Once the Oscar winning, critic baiting enfant repulsive of Hollywood, Oliver Stone’s place in the industry has gone from lighting up grandmaster to embarrassing grandfather with a string of curiously stupid disasters. Alexander: Money Never Sleep and Savages are the works of a director depressingly distant and uncomfortable with his landscape, a long way from the zeitgeisty provocateur he used to be.
On paper, the story of Edward Snowden provides Stone with ample chance to recover his balance and restore confidence in his capacity to incite and challenge. He’s used two books for the film, by the professor Anatoly Kucherena and journalist Luke Harding, and consulted with Snowden himself to ensure most extreme validness. In any case, doing your research will only get you so far and it becomes very clear, just a few unimportant minutes into the film, that Stone is obviously not the right man for the job.
The film exists inside two different timelines. First, there’s NSA whistleblower Edward Snowden squatted in a room with documentary film-producer Laura Poitras and journalists Glenn Greenwald and Ewan MacAskill. Afterward, there are the events that drove Edward Snowden to this point. From his military stint to joining the NSA to slowly revealing, and creating, tools that break the privacy of American citizens, his story begins to get up to speed with the current situation, as one of the decade’s most biggest news stories is rumored on the world.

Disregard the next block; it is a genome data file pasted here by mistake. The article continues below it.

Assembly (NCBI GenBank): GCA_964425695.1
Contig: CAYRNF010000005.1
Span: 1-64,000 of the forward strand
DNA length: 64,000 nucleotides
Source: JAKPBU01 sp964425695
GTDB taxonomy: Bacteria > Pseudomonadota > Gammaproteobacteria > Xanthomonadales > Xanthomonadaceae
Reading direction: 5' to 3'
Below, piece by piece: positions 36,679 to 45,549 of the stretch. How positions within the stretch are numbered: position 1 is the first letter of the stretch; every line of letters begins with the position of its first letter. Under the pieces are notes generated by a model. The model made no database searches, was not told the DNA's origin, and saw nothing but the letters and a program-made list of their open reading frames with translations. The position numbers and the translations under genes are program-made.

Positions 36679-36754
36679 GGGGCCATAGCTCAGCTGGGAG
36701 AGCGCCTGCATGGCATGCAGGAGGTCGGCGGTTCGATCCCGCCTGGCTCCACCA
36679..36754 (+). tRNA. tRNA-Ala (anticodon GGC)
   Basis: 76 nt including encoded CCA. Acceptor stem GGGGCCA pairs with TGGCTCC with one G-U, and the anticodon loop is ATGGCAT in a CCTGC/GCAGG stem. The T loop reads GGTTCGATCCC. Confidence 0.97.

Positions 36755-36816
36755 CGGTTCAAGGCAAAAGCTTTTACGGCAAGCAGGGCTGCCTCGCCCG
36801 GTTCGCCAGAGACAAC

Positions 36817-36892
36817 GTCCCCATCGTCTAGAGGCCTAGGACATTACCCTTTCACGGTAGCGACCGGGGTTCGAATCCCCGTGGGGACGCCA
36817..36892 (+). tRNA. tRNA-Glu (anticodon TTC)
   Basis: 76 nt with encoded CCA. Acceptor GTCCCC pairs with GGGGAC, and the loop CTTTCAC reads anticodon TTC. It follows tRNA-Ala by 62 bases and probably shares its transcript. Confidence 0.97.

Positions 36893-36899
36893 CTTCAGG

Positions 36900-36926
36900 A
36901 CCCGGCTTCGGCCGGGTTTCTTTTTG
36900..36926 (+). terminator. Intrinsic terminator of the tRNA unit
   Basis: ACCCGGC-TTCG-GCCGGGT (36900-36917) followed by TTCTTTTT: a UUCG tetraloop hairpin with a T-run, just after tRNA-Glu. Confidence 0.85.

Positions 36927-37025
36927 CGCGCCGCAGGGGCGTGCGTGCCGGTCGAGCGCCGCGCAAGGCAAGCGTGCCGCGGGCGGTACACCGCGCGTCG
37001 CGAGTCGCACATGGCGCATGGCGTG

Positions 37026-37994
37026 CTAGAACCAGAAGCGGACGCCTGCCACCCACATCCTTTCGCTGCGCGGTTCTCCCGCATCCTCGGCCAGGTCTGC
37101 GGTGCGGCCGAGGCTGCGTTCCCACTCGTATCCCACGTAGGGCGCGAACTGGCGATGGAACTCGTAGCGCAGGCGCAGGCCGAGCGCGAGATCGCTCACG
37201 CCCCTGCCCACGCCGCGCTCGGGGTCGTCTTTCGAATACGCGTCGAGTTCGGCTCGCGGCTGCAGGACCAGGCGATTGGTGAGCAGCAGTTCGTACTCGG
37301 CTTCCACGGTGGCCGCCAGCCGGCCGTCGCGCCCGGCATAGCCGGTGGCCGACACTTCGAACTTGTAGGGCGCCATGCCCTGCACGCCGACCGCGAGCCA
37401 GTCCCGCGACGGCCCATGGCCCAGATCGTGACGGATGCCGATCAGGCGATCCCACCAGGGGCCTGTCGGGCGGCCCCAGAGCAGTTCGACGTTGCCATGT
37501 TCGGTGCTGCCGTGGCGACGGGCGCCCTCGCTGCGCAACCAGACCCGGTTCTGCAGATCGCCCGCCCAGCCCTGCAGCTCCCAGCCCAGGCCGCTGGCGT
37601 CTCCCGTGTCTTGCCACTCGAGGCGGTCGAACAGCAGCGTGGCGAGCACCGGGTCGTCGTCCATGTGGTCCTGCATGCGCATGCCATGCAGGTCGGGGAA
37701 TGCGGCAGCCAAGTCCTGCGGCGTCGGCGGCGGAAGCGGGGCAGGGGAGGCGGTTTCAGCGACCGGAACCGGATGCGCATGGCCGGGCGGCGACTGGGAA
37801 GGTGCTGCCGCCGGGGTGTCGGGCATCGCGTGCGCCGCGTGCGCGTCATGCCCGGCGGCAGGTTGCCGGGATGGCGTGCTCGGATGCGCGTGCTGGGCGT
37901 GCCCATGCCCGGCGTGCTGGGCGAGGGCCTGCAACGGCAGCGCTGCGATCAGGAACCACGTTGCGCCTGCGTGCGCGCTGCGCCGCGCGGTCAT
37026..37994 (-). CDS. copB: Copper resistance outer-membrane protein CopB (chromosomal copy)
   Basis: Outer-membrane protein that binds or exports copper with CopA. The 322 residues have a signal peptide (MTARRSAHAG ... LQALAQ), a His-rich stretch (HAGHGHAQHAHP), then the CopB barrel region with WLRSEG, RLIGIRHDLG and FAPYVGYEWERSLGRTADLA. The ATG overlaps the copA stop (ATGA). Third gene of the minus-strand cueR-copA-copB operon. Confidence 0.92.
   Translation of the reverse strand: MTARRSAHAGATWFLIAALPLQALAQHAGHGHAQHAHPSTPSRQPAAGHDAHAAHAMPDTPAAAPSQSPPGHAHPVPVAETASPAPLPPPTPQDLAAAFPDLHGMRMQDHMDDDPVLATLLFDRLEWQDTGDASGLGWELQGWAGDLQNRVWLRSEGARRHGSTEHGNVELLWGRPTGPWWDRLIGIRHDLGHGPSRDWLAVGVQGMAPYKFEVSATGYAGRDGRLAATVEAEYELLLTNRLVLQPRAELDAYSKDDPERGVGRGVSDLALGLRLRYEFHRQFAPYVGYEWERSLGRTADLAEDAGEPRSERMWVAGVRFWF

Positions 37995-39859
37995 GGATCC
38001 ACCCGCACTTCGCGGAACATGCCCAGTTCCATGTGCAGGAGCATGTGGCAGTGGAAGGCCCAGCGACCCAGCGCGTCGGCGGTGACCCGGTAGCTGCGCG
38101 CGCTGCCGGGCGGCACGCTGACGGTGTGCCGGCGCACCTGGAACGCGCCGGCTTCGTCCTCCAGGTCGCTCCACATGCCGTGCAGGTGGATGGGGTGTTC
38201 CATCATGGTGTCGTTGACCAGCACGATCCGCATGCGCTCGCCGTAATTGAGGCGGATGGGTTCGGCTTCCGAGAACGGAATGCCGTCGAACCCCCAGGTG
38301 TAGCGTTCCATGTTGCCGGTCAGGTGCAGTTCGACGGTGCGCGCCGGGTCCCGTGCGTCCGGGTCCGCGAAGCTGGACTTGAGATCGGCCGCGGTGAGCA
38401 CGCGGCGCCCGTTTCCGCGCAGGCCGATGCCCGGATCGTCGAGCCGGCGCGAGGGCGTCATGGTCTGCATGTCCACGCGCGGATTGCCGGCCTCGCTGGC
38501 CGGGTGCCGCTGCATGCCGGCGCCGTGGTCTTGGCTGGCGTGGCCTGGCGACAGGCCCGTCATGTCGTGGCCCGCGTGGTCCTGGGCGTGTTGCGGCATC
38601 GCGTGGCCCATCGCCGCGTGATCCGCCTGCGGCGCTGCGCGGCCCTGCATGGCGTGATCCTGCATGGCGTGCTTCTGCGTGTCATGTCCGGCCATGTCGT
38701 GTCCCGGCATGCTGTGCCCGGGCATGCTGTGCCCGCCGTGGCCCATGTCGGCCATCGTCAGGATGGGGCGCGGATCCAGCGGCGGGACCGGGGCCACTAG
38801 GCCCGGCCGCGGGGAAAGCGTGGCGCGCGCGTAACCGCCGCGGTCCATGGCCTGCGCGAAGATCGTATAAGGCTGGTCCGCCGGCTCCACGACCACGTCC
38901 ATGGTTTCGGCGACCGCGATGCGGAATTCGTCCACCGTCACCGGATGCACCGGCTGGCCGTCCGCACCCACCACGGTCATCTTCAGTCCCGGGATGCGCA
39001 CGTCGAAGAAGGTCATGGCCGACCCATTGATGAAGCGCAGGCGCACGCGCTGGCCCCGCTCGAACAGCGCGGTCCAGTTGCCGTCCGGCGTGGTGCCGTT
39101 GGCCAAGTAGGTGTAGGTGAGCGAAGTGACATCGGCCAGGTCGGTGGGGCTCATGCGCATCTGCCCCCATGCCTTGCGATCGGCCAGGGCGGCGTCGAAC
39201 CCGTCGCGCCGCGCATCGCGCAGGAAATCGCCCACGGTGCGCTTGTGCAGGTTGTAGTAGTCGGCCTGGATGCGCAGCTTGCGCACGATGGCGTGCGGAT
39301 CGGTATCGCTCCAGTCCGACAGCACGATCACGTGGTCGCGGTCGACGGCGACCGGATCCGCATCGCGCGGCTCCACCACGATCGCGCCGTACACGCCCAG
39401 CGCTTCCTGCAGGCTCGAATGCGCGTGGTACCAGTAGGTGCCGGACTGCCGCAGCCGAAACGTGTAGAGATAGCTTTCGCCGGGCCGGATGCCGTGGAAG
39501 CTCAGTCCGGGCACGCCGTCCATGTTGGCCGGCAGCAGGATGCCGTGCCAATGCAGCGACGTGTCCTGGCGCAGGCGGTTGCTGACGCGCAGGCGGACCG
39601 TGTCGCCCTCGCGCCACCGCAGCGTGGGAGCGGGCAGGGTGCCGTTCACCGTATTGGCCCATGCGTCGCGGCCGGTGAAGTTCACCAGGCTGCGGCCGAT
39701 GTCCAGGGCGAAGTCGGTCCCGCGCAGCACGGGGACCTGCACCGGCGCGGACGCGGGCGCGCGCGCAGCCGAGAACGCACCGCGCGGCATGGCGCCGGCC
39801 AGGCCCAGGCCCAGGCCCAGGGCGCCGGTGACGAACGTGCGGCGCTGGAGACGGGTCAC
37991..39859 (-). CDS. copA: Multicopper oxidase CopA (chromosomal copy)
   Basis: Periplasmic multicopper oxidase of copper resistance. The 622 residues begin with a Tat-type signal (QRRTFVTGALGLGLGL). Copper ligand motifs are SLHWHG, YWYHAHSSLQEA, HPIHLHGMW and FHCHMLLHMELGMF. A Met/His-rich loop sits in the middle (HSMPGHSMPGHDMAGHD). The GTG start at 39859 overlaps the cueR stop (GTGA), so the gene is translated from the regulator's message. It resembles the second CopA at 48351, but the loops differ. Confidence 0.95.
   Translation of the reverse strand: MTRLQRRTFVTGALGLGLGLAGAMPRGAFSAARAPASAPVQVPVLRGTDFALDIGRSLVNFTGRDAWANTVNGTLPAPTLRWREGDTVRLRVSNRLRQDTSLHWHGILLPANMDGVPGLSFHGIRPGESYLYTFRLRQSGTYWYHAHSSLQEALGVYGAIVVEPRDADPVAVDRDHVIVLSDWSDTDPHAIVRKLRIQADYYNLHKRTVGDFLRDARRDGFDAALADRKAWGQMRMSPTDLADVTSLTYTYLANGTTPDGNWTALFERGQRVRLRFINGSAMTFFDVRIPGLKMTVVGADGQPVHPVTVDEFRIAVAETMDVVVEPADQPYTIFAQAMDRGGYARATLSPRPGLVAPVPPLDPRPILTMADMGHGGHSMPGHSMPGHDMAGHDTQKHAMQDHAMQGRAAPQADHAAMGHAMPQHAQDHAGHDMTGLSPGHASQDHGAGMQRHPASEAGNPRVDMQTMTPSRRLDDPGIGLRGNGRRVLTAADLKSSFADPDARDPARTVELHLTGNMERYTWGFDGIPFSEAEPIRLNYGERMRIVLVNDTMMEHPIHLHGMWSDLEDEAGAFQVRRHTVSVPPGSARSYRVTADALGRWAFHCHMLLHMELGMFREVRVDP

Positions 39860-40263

It’s been such a long time since Stone was a significant film-producer and with the story of Snowden, he’s been given the motherlode: a critical and divisive story based on a hot issue that still continues to seethe on. In any case, in what must be either dependence on dated sensibilities or a wish to speak to the widest gathering of people possible, he gives us an excruciatingly Hollywood-ised retelling of an account that requires no gloss whatsoever. Snowden’s initial ascent inside the CIA feels like an expanded training montage produced by J Bruckheimer, even down to Nicolas Cage’s doubtful and ridiculous role as a teacher.
Be that as it may, the miscast of Cage is nothing contrasted with the staggeringly terrible performance by actor Rhys Ifans as CIA mentor of Snowden. It’s a strangely hammy and totally, hilariously misjudged professional low point for the actor, however his interpretation of the material is strangely intelligent of how Stone is watching things.
There’s little room for subtlety and naturalism in a story that is inarguably loaded with both, with events presented to us in an alarmingly straightforward way, diluted for date night at the multiplex. Similarly, the romance amongst Snowden and sweetheart Lindsay (Shailene Woodley, attempting her darndest) becomes unreasonably unmistakable, a computed move to get the more youthful female demographic that overestimates our inclusion in what’s presented as an equation based element. Their underlying spiky political conversations soon revert into regressive trope: he works an excess of and she nags excessively.